Plant This, Not That: The Book

Many of the writers on this blog have been contributing to a series of posts called “Plant This, Not That“. In each case, we highlight a couple of plants that are invasive and/or overused and then suggest some great native alternatives. In my most recent contribution, I focused on native groundcovers for Baltimore.

However, I want to call attention to one of my absolute favorite books on native plants and one that happens to be organized along precisely the same lines. Native Alternatives to Invasive Plants, by C. Colston Burrell, is published by the Brooklyn Botanic Garden and is consistently one of the most popular native plant books at local native plant sales. This is true among both novices and experienced native plant gardeners.

I’m pretty sure the title of the book was originally meant to be “Encyclopedia of Native Alternatives to Invasive Plants (that is the title of the author’s preface). If so, the books lives up to its ambitions: Native Alternatives to Invasive Plants is indeed an encyclopedic guide to invasive plants with each section of the book organized as an alphabetical list of invasive trees, shrubs, vines, herbaceous plants, and grasses. For each invasive species, several native alternatives are presented. The native alternatives are selected to match, as closely as possible, the characteristics of the non-native plant: flower color, bloom time, foliage shape, hardiness zone, and so forth.

By my count, more than 200 invasive species are detailed and each is followed by appropriate native substitutes (nearly 500 in all). In many cases, enough different native species are offered so that at least one is bound to be regionally appropriate wherever the non-native species is invasive.

Coral honeysuckle (Lonicera sempervirens) is a wonderful native alternative to invasive Japanese honeysuckle. Image © Joseph A. Marcus, Lady Bird Johnson Wildflower Center.

For example, according to the book heavenly bamboo (Nandina domestica) has a currently invaded range that includes the “[s]outheastern states from Virginia to Texas”. The suggested alternatives are Florida leucothoe and Ilex vomitoria, both southeastern natives. Yet for the invasive Japanese honeysuckle, which has invaded much of the United States, the natives include species from across the country (e.g. Lonicera sempervirens, Lonicera ciliosa, Clematis columbiana, and more).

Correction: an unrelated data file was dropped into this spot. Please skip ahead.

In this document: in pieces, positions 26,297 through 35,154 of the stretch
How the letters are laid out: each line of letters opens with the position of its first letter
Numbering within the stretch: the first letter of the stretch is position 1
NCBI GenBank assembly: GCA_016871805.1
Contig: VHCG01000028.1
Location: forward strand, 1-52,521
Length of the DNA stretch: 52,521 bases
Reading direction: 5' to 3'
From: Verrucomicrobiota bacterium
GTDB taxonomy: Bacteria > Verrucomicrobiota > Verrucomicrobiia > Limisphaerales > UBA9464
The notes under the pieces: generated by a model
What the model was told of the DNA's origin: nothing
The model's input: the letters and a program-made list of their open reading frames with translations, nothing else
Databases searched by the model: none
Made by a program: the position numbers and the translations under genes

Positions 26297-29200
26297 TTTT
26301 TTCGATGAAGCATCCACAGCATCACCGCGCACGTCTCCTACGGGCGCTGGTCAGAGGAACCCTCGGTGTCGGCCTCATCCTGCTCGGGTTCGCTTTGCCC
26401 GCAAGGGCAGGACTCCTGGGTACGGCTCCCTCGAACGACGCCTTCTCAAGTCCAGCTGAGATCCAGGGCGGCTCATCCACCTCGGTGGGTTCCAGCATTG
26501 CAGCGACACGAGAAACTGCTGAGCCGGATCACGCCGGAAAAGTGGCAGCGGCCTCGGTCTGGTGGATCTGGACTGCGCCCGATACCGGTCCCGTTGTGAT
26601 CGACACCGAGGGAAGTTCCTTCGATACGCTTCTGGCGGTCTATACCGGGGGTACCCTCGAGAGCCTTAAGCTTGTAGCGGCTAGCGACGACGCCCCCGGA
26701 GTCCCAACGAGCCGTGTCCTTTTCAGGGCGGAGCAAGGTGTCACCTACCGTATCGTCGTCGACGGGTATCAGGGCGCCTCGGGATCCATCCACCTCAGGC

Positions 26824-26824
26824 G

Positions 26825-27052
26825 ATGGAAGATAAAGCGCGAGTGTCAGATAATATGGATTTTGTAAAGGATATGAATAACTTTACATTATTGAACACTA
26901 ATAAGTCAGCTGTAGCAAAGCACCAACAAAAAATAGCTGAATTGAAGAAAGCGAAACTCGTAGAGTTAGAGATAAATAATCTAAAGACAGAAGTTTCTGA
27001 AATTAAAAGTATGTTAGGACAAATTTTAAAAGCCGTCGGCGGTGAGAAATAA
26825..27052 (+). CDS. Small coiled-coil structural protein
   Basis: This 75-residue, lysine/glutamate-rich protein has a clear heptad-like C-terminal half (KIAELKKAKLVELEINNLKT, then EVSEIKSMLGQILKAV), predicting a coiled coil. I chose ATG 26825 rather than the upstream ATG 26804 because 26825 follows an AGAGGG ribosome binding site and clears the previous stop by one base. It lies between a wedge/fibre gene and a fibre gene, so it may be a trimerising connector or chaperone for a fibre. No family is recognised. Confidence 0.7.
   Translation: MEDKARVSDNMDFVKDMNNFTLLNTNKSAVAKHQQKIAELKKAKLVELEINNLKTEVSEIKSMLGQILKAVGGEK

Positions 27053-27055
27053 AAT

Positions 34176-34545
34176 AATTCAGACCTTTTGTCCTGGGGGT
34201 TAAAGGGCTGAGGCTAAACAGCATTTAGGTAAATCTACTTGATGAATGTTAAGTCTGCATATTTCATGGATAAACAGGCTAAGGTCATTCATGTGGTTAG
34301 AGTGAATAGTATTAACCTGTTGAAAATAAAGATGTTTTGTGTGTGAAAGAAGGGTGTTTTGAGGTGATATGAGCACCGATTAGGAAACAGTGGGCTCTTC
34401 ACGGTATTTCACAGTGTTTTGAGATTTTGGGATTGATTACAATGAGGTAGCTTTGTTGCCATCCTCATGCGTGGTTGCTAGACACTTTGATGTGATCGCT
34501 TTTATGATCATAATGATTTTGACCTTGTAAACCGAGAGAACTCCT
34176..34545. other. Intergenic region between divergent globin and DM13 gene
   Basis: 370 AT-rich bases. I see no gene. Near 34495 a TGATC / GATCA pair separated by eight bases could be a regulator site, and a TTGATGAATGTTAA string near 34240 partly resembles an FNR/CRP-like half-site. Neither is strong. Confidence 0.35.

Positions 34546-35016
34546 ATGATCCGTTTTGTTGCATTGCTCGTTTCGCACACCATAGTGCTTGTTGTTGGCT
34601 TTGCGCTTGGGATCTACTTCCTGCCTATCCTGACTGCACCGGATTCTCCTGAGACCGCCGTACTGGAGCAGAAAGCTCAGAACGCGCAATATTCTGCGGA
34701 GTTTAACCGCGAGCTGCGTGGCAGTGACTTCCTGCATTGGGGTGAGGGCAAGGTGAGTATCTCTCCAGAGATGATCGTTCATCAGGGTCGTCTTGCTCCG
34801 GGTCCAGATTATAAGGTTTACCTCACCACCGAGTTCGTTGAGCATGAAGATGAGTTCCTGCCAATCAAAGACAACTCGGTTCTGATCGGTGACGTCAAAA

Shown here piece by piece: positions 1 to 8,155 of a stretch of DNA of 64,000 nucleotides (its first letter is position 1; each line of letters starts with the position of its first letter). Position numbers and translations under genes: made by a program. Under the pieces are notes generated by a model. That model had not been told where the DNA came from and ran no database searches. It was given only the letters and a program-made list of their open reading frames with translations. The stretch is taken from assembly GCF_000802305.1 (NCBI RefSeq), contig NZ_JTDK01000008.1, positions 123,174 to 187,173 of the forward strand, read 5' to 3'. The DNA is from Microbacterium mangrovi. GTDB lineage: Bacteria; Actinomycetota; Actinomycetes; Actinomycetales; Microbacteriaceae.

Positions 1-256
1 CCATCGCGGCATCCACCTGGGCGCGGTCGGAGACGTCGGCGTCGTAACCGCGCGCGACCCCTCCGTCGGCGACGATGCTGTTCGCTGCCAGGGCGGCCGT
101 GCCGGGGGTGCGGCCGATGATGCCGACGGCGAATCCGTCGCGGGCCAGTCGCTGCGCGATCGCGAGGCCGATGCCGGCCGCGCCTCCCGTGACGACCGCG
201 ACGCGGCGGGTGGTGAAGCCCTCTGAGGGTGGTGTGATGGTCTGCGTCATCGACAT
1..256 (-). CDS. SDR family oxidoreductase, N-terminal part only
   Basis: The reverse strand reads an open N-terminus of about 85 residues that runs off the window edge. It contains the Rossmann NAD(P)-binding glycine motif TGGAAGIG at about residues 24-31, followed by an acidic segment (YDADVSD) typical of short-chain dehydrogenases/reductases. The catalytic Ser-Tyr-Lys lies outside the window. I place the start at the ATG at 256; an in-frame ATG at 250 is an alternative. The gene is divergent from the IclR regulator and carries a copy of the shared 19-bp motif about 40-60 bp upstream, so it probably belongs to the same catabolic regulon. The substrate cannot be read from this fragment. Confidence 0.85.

At just 6″x9″ and 240 pages, the book is compact enough to easily serve as a shopping guide or reference book for your client. And with a retail price not much above $10, adding a copy to your bookcase probably won’t break the bank. At the end of the day, Native Alternatives to Invasive Plants will help you identify the worst plant offenders in your area and give you excellent suggestions for replacing them.

© 2012, Vincent Vizachero. All rights reserved. This article is the property of Native Plants and Wildlife Gardens. We have received many requests to reprint our work. Our policy is that you are free to use a short excerpt which must give proper credit to the author, and must include a link back to the original post on our site. Please use the contact form above if you have any questions.

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  1. says

    Vincent – I can’t wait to get this book. Just what the doctor ordered. I live on a wooded residential lot surrounded by neighbors overrun with Japanese Honeysuckle. A common comment is that they won’t get rid of the honesuckle till they have something to put in its place. This book will be a terrific resource. Thanks.

    Hal Mann recently posted..Reflections and Anticipation

  2. says

    Vincent, I, too, love this book. Like Donna, I find myself referring to it often. Thanks for highlighting it and introducing it to a new group of native plant enthusiasts. I’ll also add that Carolyn Summers Book ‘Designing Gardens with Flora of the American East’ is another good option.
    Debbie Roberts recently posted..Native Plants for Connecticut Gardens

  3. says

    Back in 2006 When I went to locate a copy the book that got me initiated to the importantce of Native Plant Gardening, “Requiem for a Lawnmower” by Sally and Andy Wasowski, this book came up on the suggested list at amazon. I purchased a copy. Was a fantastic addition to my plant book arsenal and I take it with me to each and every Native Plant society outreach program I volunteer at.

    Thanks for dusting it off and bringing it to the forefront of people’s minds again!
    Loret recently posted..Happy Holidays


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